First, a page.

Three hours later…place a large sauté pan over the burner with medium flame. Add about an ounce of sunflower oil. When oil begins to shimmer and run thin, add scallions and stir, quickly but carefully. Then add corn and reduce heat a bit. Saute sweet corn until it begins to ‘pop'. Reduce heat to low and pour in nearly all of the tomato water, reserving about two or three tablespoons. Increase heat and simmer corn and tomato water until liquid is reduced by 2/3. Stir in garlic puree, season to taste with salt and fresh cracked black pepper, remove from heat and set aside.
In a small mixing bowl, fold together the chevre, sour cream (or crème fraiche), rosemary, and mayo. Add fresh cracked black pepper to your heart's desire. Be bold.
Fill each of the tomatoes with the sweet corn and roasted garlic stuffing and place on a buttered baking dish.
Remove the pork belly from the oven and place on your stove top. Remove the lid and set aside. The pork belly should be ridiculously tender at this point. Using a tongs and spatula, remove each piece by sliding the spatula gently underneath the belly portion and guiding it out of the pot and onto your cutting board with the tongs. (Leave the braising jus on the stove top, remove and throw out the bay leaves and allow it to cool. Once the rendered fat is skimmed off and discarded, it makes for a wonderful soup with rice noodles. Reduced, pureed and married with hot chile sauces and ketchup, it's a BBQ sauce that will tingle the nethers of anyone with a predilection for tasty flesh.)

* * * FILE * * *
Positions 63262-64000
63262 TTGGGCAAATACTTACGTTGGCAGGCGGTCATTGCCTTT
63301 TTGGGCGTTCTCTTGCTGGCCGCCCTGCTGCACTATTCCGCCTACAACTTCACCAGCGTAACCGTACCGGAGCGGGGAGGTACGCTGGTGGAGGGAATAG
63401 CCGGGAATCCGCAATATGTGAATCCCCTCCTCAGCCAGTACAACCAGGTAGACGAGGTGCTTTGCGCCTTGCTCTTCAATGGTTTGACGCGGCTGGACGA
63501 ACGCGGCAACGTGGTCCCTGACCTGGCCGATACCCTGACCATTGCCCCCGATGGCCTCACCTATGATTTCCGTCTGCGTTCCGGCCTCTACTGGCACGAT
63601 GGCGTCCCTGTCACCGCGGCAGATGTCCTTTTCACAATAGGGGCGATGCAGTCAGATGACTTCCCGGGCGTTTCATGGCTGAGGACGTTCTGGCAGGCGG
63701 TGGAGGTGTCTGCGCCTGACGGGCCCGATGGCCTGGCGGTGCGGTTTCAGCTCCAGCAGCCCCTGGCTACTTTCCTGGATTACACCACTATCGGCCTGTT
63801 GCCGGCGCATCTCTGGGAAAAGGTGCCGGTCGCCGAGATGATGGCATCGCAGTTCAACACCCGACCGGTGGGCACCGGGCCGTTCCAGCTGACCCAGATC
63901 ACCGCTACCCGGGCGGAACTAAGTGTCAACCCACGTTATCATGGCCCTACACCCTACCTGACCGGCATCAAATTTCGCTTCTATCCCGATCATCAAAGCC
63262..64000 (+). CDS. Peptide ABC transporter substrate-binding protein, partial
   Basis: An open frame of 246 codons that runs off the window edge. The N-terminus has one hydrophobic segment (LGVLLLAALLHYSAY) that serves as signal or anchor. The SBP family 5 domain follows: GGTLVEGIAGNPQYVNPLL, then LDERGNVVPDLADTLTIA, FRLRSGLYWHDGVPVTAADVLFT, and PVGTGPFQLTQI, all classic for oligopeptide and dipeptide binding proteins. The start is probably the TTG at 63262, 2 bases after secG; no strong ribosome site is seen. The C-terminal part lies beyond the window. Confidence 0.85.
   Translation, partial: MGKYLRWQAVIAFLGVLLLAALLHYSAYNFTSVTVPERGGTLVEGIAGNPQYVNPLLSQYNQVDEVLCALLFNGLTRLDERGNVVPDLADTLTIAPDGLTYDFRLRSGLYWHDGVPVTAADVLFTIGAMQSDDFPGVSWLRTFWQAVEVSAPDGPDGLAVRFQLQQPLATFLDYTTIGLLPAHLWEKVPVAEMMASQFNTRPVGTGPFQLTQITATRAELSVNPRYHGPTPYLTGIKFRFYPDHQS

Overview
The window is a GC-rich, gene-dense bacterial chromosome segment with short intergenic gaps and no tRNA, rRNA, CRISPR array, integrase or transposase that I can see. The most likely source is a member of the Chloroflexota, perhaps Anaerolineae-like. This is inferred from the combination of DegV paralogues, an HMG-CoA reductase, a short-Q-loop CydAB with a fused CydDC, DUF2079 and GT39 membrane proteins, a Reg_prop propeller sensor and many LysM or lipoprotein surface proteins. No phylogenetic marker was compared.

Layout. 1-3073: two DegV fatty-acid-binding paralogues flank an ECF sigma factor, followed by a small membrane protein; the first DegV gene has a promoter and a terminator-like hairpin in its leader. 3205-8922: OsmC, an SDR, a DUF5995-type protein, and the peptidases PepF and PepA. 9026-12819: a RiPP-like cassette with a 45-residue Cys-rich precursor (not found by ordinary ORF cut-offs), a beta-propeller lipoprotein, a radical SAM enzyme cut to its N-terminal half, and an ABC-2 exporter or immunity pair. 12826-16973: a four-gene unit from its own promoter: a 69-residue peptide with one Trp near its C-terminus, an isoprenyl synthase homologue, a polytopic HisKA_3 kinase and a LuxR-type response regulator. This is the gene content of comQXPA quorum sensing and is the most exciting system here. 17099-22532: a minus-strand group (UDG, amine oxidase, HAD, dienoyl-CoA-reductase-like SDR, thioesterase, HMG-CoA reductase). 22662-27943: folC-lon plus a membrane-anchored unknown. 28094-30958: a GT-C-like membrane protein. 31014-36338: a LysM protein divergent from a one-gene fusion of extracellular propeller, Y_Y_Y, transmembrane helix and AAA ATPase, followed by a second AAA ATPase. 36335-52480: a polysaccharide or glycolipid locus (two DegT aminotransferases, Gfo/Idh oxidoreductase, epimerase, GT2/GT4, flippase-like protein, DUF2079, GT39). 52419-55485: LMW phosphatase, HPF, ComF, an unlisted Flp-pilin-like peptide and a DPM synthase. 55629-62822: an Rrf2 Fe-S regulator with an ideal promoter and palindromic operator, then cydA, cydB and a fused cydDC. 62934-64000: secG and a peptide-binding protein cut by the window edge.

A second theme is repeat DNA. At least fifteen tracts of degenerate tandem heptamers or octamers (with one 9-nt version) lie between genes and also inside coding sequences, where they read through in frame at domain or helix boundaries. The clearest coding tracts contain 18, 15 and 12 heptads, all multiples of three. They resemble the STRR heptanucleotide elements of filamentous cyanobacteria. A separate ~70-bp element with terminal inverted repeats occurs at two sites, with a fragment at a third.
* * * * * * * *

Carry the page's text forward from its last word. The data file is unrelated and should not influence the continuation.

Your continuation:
Place the stuffed tomatoes in the oven for no longer than five minutes. Lay out four plates and place a good two tablespoon dollop of the chevre just off the center of each plate, then use the back of your spoon to spread it in a single swipe toward the edge.
Place the salad greens in a bowl and toss with a dash of sea salt, balsamic vinegar, the remaining tomato water, and about two and a half tablespoons of sunflower oil. Divide the greens evenly between the plates and place them on top of the chevre.
Going against the grain of the meat, slice each of the pork bellies into ten pieces. A very sharp knife and a gentle but firm back and forth motion will ensure clean slices and keep the tender flesh from tearing.
Using your tongs and spatula again, place five slices of pork belly on each plate just on top of the plated salad greens. Remove the tomatoes from the oven and slide them onto the plate, nuzzling the pork belly
Les Petit Mort: Fry the four eggs sunny side up and slide one on top of each tomato. Squeeze juice from lemon wedge over the plate.